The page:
<b>Bonhams, Oct. 23:</b> AUSTEN, JANE. Autograph Letter Signed ("J. Austen"), to her sister Cassandra, 4 pp, "Thursday – after dinner," [September 16, 1813,] Henrietta St. $80,000 to $120,000.
    <b>Bonhams, Oct. 23:</b> AUDUBON, JOHN JAMES. 1785-1851. <i>The Birds of America, from Drawings Made in the United States and Their Territories.</i> New York & Philadelphia: J.J. Audubon & J.B. Chevalier, 1840-1844. $20,000 to $30,000.
    <b>Bonhams, Oct. 23:</b> DODWELL, EDWARD. 1767-1832. <i>Views in Greece.</i> London: Rodwell and Martin, 1821. $20,000 to $30,000.
    <b>Bonhams, Oct. 23:</b> JAMES, JESSE. Autograph Letter Signed ("Jesse W. James"), to Mr. Flood demanding Flood retract spurious accusations, 3 pp, June 5, 1875. $200,000 to $300,000.
  • <b>Swann Auction Galleries Sep 26:</b> Textile of the Great White Fleet, with portraits of Theodore Roosevelt, Rear Admiral Robley D. Evans & successor Charles Stillman Sperry, 1908. $3,000 to $4,000.
    <b>Swann Auction Galleries Sep 26:</b> William J. Stone, <i>Declaration of Independence,</i> Force printing, 1833. $15,000 to $25,000.
    <b>Swann Auction Galleries Sep 26:</b> Shugart family papers including documentation of the Underground Railroad, 63 items, 1838-81. $30,000 to $40,000.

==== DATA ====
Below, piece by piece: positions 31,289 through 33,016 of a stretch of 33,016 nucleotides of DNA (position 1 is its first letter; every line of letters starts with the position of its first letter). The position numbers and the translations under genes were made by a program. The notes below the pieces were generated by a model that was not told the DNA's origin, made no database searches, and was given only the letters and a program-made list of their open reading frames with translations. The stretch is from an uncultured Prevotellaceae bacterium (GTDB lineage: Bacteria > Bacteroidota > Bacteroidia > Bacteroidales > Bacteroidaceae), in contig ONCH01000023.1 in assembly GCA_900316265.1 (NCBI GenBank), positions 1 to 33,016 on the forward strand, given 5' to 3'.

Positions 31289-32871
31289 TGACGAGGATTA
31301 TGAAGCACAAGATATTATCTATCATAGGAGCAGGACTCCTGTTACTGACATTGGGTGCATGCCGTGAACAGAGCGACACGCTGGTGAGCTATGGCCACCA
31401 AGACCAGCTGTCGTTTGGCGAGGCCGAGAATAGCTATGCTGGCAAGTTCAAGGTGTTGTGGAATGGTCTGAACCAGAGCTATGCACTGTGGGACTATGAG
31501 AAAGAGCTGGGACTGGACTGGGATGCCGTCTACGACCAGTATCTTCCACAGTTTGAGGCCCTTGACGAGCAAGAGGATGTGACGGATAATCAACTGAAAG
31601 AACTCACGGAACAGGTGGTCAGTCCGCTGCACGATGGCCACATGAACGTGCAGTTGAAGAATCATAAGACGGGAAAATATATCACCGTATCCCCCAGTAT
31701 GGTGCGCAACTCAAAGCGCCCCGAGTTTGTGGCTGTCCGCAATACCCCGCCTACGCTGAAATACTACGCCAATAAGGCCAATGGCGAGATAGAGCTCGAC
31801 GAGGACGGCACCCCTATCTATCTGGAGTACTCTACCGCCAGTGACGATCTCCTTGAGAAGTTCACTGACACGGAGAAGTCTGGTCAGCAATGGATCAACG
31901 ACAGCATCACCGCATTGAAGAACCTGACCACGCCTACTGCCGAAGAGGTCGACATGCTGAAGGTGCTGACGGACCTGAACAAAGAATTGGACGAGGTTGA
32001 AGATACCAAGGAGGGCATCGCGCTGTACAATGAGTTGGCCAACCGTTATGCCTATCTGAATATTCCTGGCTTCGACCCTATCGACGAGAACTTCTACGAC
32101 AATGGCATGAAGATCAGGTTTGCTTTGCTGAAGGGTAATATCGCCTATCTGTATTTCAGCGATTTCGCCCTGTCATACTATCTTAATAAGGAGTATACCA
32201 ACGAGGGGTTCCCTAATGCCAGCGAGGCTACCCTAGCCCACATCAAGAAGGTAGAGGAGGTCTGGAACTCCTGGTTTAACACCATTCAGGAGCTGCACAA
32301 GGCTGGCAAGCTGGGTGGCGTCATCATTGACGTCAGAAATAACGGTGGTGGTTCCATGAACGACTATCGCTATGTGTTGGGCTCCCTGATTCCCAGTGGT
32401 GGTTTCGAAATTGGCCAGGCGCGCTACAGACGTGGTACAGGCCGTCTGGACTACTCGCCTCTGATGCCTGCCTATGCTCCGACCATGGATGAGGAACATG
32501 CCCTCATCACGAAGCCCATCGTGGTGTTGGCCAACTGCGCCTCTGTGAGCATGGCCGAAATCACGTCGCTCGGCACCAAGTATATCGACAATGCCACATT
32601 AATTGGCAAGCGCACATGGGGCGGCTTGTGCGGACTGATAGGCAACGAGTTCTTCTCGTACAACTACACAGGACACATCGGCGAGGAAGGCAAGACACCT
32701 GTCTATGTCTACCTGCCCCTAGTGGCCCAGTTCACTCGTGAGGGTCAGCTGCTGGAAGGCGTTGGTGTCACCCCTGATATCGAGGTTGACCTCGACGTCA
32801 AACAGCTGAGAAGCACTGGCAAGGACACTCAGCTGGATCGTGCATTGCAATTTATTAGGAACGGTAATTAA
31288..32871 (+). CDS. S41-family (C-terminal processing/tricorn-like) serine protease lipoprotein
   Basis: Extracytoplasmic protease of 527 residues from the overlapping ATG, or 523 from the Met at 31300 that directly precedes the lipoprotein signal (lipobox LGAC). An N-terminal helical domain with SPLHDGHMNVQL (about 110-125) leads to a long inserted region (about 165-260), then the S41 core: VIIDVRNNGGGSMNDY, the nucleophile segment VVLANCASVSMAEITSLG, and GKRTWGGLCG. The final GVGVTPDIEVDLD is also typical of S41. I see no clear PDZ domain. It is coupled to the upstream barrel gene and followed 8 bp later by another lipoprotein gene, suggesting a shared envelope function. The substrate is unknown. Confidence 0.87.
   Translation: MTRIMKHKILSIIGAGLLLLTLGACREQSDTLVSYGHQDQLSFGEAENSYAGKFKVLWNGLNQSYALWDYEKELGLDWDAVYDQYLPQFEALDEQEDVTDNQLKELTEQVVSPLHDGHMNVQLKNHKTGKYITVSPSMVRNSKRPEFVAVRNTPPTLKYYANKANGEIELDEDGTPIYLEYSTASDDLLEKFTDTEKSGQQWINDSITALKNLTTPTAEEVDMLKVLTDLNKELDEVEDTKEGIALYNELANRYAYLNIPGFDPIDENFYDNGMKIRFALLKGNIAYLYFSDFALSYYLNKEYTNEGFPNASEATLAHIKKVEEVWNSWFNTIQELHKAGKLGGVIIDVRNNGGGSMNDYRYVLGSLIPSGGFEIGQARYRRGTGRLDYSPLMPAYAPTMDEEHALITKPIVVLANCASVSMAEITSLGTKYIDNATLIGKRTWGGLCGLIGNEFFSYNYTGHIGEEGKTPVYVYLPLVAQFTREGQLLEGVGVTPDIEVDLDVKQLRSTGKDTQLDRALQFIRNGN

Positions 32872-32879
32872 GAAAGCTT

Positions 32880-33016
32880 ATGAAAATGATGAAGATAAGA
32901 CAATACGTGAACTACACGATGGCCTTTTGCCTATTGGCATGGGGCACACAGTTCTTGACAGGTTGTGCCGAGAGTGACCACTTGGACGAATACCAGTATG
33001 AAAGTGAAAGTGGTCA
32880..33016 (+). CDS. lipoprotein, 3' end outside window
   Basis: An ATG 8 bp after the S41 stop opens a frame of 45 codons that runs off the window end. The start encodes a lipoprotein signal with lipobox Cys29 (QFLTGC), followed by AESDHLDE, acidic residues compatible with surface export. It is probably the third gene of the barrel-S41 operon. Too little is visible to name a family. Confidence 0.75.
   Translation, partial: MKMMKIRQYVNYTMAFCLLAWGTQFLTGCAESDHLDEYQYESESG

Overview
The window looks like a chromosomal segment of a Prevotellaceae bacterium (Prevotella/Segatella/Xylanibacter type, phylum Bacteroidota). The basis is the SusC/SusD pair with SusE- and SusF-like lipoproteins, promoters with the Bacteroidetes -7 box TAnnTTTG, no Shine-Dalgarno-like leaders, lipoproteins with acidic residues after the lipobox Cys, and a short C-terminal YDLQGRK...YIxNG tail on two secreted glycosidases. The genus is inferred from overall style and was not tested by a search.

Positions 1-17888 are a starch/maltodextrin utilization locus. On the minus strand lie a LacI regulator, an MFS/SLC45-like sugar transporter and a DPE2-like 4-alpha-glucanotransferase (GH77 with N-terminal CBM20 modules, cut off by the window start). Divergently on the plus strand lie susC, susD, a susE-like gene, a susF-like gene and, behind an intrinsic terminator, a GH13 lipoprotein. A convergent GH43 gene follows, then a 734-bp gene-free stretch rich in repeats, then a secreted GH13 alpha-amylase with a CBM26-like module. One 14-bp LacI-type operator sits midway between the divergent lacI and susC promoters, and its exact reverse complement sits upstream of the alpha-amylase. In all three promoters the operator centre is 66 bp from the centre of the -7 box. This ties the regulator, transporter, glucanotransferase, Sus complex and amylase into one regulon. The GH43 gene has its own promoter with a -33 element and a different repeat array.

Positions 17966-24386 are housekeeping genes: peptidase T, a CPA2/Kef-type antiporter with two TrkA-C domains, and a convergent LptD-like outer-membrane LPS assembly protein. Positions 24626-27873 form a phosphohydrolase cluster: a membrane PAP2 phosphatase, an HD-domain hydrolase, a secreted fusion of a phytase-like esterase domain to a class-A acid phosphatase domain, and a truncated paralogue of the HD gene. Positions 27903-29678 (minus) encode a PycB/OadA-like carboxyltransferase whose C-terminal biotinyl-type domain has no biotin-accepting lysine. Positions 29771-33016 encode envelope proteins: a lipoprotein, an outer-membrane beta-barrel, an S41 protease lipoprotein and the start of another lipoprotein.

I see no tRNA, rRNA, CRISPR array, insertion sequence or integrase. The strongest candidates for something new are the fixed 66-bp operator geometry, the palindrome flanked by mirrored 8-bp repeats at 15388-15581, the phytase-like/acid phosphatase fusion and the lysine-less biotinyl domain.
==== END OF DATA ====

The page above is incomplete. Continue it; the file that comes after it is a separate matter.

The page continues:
<b>Swann Auction Galleries Sep 26:</b> Records of the Dickinson & Shrewsbury salt works, over 2000 items, with extensive slave labor correspondence, legal records & receipts, bulk 1820-1865. $80,000 to $120,000.
    <b>Swann Auction Galleries Sep 26:</b> Gloria Steinem, typescript for her speech <i>Living the Revolution,</i> with related letters and documents, 1941-77. $5,000 to $7,500.
    <b>Swann Auction Galleries Sep 26:</b> <i>Liberty Triumphant or the Downfall of Oppression,</i> depicting the aftermath of the Boston Tea Party, c. 1774. $12,000 to $18,000.
    <b>Swann Auction Galleries Sep 26:</b> Juan Eusebio Nieremberg, <i>Historia naturae, maxime peregrinae, libris XVI distincta,</i> Antwerp, 1635. $6,000 to $9,000.